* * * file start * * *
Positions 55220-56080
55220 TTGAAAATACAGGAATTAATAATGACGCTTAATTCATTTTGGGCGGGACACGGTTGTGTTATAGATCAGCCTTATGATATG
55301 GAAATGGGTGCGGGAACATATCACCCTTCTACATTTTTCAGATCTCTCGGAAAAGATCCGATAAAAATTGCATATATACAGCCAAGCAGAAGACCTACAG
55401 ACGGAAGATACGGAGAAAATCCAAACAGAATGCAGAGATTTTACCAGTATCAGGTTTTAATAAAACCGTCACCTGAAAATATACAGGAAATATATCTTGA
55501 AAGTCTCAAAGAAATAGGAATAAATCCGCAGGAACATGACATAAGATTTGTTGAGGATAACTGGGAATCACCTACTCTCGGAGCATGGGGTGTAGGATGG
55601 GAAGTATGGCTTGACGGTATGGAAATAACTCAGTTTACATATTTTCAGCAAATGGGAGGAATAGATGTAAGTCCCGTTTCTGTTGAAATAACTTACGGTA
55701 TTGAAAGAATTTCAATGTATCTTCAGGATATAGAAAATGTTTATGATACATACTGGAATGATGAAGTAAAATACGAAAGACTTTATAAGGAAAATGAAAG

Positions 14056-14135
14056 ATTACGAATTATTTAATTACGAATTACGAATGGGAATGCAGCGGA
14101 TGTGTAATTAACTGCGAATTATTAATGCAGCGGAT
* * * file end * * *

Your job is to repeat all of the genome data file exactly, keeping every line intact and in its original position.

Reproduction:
Positions 55220-56080
55220 TTGAAAATACAGGAATTAATAATGACGCTTAATTCATTTTGGGCGGGACACGGTTGTGTTATAGATCAGCCTTATGATATG
55301 GAAATGGGTGCGGGAACATATCACCCTTCTACATTTTTCAGATCTCTCGGAAAAGATCCGATAAAAATTGCATATATACAGCCAAGCAGAAGACCTACAG
55401 ACGGAAGATACGGAGAAAATCCAAACAGAATGCAGAGATTTTACCAGTATCAGGTTTTAATAAAACCGTCACCTGAAAATATACAGGAAATATATCTTGA
55501 AAGTCTCAAAGAAATAGGAATAAATCCGCAGGAACATGACATAAGATTTGTTGAGGATAACTGGGAATCACCTACTCTCGGAGCATGGGGTGTAGGATGG
55601 GAAGTATGGCTTGACGGTATGGAAATAACTCAGTTTACATATTTTCAGCAAATGGGAGGAATAGATGTAAGTCCCGTTTCTGTTGAAATAACTTACGGTA
55701 TTGAAAGAATTTCAATGTATCTTCAGGATATAGAAAATGTTTATGATACATACTGGAATGATGAAGTAAAATACGAAAGACTTTATAAGGAAAATGAAAG

Positions 14056-14135
14056 ATTACGAATTATTTAATTACGAATTACGAATGGGAATGCAGCGGA
14101 TGTGTAATTAACTGCGAATTATTAATGCAGCGGAT